Presentations: NFA Meetings, North American Summer Meeting of the Econometric Society (scheduled); National University of Singapore* (2023); Federal Reserve Board* , Midwest Macroeconomics Conference, Lisbon Macro Workshop, ITAM-PIER Conference on Macroeconomics and Finance*, Hitotsubashi University*, BIS-CEPR WE_ARE_IN Macroeconomics and Finance Conference (2022)
Work in Progress
''Structural Estimation of Dynamic Equilibrium Models with Unstructured Data'' (with Jesús Fernández-Villaverde, Stephen Hansen, and Minchul Shin)
Presentations: Bank of England Big Data and Machine Learning Conference (2019), ASSA Annual Meeting* (2020)
''Income Pooling and Within Household Risk-Sharing: Evidence from Data on Individual Expenditures'' (with Luigi Ventura)
''Consumption Networks and the Incidence of Recessions''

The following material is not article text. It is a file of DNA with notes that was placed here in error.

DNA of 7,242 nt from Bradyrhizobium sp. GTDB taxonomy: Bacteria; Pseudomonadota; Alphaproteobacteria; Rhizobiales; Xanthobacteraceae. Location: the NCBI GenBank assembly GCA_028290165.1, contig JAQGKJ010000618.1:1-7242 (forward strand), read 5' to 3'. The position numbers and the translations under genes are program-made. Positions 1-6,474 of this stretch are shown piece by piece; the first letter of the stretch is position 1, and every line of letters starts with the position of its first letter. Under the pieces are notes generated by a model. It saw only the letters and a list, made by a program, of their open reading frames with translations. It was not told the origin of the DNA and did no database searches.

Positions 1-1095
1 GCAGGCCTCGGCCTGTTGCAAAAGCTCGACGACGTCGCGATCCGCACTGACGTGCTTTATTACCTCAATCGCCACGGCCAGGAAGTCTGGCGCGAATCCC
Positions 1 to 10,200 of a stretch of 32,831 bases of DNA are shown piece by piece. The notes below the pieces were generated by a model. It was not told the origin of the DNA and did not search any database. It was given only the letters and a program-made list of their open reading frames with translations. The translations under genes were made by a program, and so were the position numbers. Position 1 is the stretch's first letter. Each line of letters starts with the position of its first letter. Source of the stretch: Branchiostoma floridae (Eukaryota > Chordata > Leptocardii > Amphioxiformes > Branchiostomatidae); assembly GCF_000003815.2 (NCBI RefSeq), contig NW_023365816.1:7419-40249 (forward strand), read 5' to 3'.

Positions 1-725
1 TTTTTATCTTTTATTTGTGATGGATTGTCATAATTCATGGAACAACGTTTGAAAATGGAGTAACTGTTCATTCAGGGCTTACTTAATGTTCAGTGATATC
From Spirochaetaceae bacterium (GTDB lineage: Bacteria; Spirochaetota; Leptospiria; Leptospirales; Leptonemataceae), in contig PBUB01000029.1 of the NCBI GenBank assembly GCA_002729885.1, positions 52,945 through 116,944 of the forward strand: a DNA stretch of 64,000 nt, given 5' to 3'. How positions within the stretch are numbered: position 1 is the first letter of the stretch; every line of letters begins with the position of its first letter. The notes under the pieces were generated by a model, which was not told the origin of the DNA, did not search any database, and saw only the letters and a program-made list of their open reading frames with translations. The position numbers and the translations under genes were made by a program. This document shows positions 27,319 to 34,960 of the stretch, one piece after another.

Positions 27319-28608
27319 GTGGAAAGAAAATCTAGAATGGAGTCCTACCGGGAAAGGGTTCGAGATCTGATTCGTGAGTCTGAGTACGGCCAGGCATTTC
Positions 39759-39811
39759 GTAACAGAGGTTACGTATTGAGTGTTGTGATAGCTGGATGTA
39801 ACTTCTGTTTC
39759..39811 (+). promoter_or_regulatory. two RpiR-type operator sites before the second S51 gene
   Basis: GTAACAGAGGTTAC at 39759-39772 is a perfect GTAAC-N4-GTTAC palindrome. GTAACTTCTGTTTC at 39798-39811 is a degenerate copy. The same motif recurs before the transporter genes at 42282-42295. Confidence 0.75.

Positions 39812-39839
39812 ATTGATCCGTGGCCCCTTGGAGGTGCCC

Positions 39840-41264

Abstract: The effects of recessions on the labor market are not experienced equally by all workers: low-education workers fare significantly worse. In this paper, I show that demand composition across sectors and heterogeneity in production have an important role in explaining this fact. I first document two empirical regularities in the United States: (i) sectors whose demand falls more in recessions employ disproportionately more low-education workers, and (ii) low-education workers tend to consume goods and services produced by low-education workers themselves. Then, using an accounting decomposition, I calculate that in the absence of sectoral shifts, the fall in low-education workers' hours would have been 25% lower in the Great Recession. However, this decomposition cannot quantify the role of low-education workers' specific consumption patterns in amplifying the fall in employment nor tell whether changing the composition of demand would positively or negatively impact overall GDP and consumption. To answer these questions, I develop a multi-sector, heterogeneous agents model where demand depends on employment endogenously through non-homothetic preferences. Reconciling the long-run and short-run elasticities of demand across sectors implied by the non-homothetic preferences requires introducing consumption adjustment costs. I discipline the model using the empirical findings on consumption and workers' networks and assess its implications.